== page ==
As the enormity of the Port Arthur massacre unfolded, John Howard thought to himself: "Heavens above, what's the point of having a huge majority if you can't do something with it."
The result was the National Firearms Agreement, hammered out over the strong opposition of some states and gun owners, banning semi-automatic rifles and shotguns and imposing strict national licensing requirements.
Thirty-five people died and 23 were wounded when lone gunman Martin Bryant opened fire on visitors at Port Arthur, Tasmania on the afternoon of April 28, 1996.
At that time the coalition had been in power for just under two months.
Cabinet documents for 1996 and 1997, released by the National Archives of Australia on January 1, reveal some of the mechanics of implementing the NFA and buying back more than half-a-million banned guns from their owners.
Cabinet historian Paul Strangio said the actual cabinet documents were not as illuminating on the gun law changes as he had hoped.
"A lot of it was done out of Mr Howard's private office and the big arguments were in the party room rather than the cabinet. The tensions were particularly around the National Party," he said.
Guns laws then and now remain the responsibility of states and territories.
Pre-1996, firearms laws varied widely, though following a series of gun attacks, Victoria and NSW had tightened up their laws and there was a growing movement for standardised national laws.
Among the holdouts was Tasmania whose lax laws allowed Bryant to acquire the two military rifles he used at Port Arthur.
The cabinet documents show Tasmania was quick to agree to tighten its laws.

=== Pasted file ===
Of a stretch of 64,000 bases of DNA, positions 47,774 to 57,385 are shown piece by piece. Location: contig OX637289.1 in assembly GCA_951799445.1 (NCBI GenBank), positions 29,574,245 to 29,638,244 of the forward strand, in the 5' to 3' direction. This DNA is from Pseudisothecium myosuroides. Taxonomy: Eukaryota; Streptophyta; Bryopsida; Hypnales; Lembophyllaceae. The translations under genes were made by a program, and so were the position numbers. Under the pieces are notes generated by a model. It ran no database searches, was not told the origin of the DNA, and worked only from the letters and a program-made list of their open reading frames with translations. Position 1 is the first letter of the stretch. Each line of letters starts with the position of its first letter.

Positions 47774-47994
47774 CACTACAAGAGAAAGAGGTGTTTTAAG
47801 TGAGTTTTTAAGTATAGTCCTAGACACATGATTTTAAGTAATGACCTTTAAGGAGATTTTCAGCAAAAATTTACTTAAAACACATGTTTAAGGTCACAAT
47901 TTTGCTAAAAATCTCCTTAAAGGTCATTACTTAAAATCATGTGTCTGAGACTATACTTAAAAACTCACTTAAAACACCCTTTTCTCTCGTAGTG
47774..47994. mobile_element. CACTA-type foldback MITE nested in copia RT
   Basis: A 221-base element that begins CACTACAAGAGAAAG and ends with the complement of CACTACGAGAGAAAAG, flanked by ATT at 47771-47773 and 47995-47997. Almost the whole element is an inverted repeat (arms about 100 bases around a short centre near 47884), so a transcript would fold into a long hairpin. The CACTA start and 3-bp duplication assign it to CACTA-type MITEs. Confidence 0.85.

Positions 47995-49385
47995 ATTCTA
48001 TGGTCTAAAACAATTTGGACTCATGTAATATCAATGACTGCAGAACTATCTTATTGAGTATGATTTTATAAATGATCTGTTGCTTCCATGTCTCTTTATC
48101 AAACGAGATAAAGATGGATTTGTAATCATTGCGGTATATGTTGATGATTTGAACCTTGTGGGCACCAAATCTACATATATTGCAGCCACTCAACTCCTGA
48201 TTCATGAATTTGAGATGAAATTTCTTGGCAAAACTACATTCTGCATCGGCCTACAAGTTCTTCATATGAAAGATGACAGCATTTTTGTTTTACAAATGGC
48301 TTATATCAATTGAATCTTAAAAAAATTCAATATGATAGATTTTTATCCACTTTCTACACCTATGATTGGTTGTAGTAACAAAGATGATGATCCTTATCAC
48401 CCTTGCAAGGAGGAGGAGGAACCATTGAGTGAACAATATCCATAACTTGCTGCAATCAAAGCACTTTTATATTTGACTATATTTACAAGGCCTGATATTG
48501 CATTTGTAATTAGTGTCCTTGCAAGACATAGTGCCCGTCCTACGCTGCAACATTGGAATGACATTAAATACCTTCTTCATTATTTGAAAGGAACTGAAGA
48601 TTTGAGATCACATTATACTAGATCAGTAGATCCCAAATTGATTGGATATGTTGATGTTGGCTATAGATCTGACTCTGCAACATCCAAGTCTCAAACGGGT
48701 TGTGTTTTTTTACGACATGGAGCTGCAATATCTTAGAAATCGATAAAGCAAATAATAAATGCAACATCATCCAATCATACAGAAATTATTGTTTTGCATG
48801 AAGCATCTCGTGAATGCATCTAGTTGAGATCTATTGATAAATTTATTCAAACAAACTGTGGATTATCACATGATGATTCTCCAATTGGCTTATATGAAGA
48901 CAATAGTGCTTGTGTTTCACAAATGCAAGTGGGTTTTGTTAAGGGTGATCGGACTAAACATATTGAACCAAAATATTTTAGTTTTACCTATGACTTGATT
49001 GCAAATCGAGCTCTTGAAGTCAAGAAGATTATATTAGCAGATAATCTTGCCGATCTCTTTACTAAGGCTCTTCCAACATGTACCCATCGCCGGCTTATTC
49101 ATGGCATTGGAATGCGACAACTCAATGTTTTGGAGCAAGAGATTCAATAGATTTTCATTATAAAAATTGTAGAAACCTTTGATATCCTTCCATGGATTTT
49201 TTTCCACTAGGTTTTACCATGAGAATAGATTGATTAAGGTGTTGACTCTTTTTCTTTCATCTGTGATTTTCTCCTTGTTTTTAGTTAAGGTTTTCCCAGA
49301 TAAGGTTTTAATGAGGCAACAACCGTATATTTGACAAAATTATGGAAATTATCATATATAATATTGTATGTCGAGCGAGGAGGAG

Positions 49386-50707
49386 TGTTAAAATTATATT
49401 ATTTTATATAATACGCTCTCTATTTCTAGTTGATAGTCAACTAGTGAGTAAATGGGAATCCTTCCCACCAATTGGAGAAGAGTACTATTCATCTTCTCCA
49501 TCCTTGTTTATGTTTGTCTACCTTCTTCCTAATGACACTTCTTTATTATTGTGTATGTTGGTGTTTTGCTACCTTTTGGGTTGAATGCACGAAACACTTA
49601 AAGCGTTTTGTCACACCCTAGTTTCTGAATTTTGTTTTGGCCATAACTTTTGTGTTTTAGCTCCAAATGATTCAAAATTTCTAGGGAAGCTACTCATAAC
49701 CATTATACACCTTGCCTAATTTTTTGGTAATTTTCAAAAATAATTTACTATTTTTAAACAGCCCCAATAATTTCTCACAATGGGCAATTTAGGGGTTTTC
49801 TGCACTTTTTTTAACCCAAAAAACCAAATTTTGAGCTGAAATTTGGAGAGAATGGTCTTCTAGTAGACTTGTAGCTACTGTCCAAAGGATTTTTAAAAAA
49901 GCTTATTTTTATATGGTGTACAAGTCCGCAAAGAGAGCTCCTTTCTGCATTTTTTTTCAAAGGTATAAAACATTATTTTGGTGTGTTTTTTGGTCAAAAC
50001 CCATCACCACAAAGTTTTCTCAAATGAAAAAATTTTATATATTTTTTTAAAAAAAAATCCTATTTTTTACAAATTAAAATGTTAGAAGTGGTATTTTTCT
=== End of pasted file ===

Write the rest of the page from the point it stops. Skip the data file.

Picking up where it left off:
A cabinet minute of April 29 - the day after the massacre - cites an oral report from Tasmanian senator and cabinet minister Jocelyn Newman who said the Tasmanian state government, opposition and Greens had agreed to ban all military style semi-automatic rifles and to introduce registration of all guns.
Mr Howard was at Kirribilli House in Sydney when he was informed of the tragedy.
"Tony Rundle, the then premier of Tasmania, rang me. I went down to Canberra that night and we had a meeting at The Lodge. It was then I started about the idea of national gun laws," he said.
"It was one of these things where there was overwhelming support for what we did in the cities and in most of regional Australia.
"But in certain areas of the bush, people felt aggrieved. They felt they had been deprived and handicapped through the behaviour of a madman."
Mr Howard said he could understand how some of them felt.
"But I just believed overwhelmingly that if you couldn't do this and you weren't prepared to chance your arm on something like this, well what's the point of being in government," he said.
Mr Howard said this was a very difficult time for his colleagues, deputy prime minister and Nationals leader Tim Fischer and his deputy John Anderson.
He believed a referendum to transfer gun law powers to the Commonwealth would have been carried but it became an unnecessary option.
Mr Howard met some of those impacted by the shooting, such as Walter Mikac who lost his wife and two young daughters.
"It was a very early reminder to me that one of the jobs of the prime minister is to comfort and console and embrace and hug people who have had immense tragedy," he said.
Mr Fischer said Australia was a safe place because of those laws, but it wasn't easy.
He recalls an effigy of himself set alight outside a public hall in Queensland as he and the cabinet took their policy around the country.
"If you count 10 or more victims as a gun massacre, we had several before 1996, we've had zero since," he told AAP.
"The US has several every month of every year of the 21st century."
He warned that Australians shouldn't become complacent, and must guard against any attempts to wind back the gun laws.
It's an issue New Zealand Prime Minister Jacinda Ardern will now have to grapple with after promising changes following the Christchurch massacre, which has left at least 49 people dead.
Australian Associated Press
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